Many companies now invest significant time, effort, and money into collecting lots of data so that they are better able to serve their clients and customers and to help them make better commercial decisions, especially small-to-medium sized B2B businesses who serve an inherently more complex consumer base. As a modern business, you are probably up to your knees in data.
It is easy to see why modern businesses have a massive thirst for data, especially since Google has gone on record to say that “extremely large data sets… may be analyzed computationally to reveal patterns, trends and associations, especially relating to human behavior and interactions.”
What this means is that companies are constantly harvesting more and more data to remain competitive and ahead of the curve. All businesses thrive by satisfying consumer demands, and that is exactly what data lets you do.
Data, however, can easily become corrupted if mismanaged or targeted by outsiders. When data becomes corrupted, it can be recovered using specialist software or data recovery experts, however, avoiding data corruption in the first instance is always best.
Here are three simple ways to prevent data corruption:
#1: Be Selective with Data Collection
The more data you collect, the more likely it is to become corrupted. Gathering huge quantities of random data is a major problem for businesses who don’t know what they are doing or what they should be looking for. If you are collecting data from irrelevant data sets, then you are likely to run into problems further down the line.
Although the term “big data” is commonly tossed around, this does not mean collecting all the data you possibly can – it means collecting and analyzing large amounts of relevant data.
#2: Operate a Secure Processing Environment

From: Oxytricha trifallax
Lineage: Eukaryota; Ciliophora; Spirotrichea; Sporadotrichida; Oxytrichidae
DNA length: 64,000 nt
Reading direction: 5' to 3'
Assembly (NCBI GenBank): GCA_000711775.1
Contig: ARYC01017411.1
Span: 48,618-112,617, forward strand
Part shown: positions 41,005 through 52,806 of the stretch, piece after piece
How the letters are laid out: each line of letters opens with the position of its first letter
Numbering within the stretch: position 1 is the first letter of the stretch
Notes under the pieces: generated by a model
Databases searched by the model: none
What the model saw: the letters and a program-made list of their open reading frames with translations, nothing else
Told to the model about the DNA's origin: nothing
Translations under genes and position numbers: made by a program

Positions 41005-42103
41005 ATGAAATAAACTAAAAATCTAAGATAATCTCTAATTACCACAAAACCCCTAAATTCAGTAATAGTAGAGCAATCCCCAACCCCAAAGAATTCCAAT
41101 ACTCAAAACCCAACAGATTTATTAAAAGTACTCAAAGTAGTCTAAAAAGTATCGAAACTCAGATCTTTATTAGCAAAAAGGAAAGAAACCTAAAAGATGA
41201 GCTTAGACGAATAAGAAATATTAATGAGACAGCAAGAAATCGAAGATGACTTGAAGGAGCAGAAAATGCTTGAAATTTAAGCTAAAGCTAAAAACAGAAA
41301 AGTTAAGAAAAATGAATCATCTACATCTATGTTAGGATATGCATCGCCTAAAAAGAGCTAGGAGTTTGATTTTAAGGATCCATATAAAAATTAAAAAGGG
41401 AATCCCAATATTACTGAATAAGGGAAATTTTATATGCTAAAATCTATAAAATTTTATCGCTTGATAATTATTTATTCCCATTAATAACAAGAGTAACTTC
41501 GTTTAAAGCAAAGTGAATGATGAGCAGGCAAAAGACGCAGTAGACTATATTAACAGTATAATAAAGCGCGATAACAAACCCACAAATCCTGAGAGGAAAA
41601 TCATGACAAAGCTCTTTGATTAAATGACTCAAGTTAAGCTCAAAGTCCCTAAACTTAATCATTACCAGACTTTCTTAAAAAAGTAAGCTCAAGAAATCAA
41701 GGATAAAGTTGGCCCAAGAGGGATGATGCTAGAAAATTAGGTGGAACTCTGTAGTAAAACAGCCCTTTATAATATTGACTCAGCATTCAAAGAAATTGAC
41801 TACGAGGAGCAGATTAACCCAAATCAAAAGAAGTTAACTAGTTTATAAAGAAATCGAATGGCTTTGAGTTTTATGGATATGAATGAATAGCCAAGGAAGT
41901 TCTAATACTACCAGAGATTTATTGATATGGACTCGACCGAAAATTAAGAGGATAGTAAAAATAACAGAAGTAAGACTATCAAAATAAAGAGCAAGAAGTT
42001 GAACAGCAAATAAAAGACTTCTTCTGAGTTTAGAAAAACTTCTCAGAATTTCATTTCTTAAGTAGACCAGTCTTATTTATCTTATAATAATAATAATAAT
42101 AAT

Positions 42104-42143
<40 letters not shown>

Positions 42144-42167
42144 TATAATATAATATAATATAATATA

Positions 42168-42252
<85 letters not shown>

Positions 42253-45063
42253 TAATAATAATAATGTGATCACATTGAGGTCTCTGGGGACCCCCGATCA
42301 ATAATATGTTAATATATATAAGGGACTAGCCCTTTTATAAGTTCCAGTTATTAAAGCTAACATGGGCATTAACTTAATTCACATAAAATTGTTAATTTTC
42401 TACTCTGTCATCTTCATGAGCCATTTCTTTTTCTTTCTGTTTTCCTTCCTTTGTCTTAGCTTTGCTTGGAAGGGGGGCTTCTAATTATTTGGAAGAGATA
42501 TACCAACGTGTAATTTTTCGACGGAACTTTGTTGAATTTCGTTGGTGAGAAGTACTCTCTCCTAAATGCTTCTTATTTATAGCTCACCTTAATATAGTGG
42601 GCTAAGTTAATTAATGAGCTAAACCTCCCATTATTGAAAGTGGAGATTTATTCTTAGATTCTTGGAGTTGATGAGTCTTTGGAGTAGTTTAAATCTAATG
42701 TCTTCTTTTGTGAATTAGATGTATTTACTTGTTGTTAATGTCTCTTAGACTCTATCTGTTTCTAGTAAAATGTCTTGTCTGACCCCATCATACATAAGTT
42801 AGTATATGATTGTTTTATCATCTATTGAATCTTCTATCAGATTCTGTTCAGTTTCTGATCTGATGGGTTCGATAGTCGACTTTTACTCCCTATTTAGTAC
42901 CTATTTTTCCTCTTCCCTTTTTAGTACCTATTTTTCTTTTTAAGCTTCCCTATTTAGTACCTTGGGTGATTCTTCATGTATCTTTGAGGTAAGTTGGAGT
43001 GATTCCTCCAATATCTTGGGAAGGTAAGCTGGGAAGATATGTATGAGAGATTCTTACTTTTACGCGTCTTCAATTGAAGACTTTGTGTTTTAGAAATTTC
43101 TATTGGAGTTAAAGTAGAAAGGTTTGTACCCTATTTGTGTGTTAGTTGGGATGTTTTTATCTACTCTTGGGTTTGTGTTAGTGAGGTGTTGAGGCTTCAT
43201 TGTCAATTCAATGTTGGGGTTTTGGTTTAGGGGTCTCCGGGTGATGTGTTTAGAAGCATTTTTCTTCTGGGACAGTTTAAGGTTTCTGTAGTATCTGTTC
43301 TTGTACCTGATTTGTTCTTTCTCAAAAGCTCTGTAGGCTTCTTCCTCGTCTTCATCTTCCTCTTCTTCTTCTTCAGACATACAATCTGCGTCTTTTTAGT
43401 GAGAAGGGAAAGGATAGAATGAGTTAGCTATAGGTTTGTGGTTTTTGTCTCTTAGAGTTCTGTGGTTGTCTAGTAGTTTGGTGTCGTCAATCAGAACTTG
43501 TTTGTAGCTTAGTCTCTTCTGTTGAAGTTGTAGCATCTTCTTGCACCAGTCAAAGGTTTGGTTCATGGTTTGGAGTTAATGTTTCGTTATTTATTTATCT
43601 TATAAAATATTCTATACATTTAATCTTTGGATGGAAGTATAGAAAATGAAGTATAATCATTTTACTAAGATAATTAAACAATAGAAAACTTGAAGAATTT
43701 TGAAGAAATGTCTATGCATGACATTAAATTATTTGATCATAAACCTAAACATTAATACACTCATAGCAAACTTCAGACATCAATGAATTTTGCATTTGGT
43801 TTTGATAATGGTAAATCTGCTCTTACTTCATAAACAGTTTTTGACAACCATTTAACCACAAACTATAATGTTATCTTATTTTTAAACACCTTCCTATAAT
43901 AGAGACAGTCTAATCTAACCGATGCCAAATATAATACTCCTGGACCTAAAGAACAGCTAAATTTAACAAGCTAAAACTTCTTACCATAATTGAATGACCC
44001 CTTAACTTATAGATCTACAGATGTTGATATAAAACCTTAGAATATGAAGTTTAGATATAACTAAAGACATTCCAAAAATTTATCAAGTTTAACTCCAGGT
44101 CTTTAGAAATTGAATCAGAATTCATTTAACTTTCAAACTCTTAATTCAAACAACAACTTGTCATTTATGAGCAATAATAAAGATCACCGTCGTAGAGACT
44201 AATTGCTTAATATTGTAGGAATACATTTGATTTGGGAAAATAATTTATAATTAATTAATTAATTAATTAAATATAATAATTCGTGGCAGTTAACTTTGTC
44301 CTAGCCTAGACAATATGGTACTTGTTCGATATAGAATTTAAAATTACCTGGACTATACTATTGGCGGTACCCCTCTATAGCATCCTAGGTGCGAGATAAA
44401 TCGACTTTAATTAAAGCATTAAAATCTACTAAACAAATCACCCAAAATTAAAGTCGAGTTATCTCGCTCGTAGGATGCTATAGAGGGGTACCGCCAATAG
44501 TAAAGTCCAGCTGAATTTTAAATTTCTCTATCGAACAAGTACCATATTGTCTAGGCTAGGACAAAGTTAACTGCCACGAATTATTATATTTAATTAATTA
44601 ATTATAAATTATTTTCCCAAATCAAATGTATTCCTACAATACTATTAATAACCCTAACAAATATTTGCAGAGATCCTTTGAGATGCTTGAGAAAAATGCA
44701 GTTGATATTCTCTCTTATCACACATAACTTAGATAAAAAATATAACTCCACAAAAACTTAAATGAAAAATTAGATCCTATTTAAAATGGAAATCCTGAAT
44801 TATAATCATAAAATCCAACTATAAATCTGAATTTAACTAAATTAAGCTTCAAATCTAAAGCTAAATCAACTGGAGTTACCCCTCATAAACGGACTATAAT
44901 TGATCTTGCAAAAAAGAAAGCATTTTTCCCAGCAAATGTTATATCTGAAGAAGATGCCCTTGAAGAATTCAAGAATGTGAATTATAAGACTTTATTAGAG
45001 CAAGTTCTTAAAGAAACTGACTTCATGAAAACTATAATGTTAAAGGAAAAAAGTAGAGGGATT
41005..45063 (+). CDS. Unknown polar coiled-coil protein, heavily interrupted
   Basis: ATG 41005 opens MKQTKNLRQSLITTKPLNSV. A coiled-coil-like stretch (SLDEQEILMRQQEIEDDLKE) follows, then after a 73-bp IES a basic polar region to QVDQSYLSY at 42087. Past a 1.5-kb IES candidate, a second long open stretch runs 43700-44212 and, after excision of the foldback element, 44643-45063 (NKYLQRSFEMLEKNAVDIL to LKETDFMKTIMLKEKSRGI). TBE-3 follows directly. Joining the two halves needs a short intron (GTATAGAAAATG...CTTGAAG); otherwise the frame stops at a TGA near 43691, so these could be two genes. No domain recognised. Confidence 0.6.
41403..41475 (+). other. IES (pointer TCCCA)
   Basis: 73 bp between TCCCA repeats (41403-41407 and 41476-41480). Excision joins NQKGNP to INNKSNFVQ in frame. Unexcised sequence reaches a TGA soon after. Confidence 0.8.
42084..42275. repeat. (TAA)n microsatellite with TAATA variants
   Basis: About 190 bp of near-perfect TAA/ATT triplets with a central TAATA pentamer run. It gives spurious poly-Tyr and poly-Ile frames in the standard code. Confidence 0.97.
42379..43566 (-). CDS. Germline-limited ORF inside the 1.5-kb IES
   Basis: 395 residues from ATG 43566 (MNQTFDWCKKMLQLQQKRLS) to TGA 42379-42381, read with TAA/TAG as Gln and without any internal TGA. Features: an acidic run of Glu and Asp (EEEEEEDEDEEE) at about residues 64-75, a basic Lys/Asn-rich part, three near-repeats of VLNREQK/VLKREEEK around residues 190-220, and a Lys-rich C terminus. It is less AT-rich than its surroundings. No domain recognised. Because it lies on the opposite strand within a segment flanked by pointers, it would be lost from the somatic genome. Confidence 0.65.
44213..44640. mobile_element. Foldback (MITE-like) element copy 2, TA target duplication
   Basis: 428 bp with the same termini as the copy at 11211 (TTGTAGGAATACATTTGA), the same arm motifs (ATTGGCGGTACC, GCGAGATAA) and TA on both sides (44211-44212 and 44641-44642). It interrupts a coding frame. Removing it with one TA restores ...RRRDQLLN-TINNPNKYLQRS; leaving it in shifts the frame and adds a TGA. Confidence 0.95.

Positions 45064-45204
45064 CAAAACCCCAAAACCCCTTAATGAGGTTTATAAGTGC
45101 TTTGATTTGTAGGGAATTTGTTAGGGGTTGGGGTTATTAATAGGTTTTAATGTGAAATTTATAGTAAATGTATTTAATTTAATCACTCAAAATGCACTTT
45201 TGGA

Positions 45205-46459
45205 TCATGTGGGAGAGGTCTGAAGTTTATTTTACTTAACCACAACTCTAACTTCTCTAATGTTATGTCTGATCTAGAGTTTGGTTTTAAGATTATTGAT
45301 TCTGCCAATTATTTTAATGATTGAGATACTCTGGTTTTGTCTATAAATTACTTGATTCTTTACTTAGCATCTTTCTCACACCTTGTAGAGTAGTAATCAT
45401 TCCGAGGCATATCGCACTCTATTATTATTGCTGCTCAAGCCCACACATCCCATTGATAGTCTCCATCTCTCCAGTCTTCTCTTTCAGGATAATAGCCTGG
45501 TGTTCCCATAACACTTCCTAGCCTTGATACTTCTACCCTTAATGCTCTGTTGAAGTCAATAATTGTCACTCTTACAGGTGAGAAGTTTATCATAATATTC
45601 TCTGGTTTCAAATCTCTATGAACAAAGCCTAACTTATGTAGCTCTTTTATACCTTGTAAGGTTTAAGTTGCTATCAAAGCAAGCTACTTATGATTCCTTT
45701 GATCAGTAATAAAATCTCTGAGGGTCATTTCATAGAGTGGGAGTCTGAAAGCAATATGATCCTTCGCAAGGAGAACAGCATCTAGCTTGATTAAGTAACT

The computers and servers where you process your data should be entirely separate environments from the rest of your company’s network. Why? Because this minimizes the chance of malware infections and other viruses corrupting your data.
If a machine is dedicated solely to the collecting and processing of data, then the chance of user error infecting it with a virus (i.e. by opening a suspicious email) is minimized. Also, ensure that all your machines have the best possible antivirus and antimalware solutions installed.
#3: Optimize Databases
Storing your data across multiple databases avoids corruption by preventing the database from getting too large. Your databases should, as a guide, be no larger than 500 MB. When you start cramming gigabytes upon gigabytes into one database, then the chance of data being corrupted by overwrites is multiplied.
Although using one database is easier, using multiple different ones prevents data corruption from occurring at the most basic level. In addition to this, regularly optimize your databases to purge pieces of information which you no longer need and are no longer of any use to you. This way, it is easier to access what’s relevant.
Data corruption is a part of modern day-to-day business operations and you need to know how to avoid it.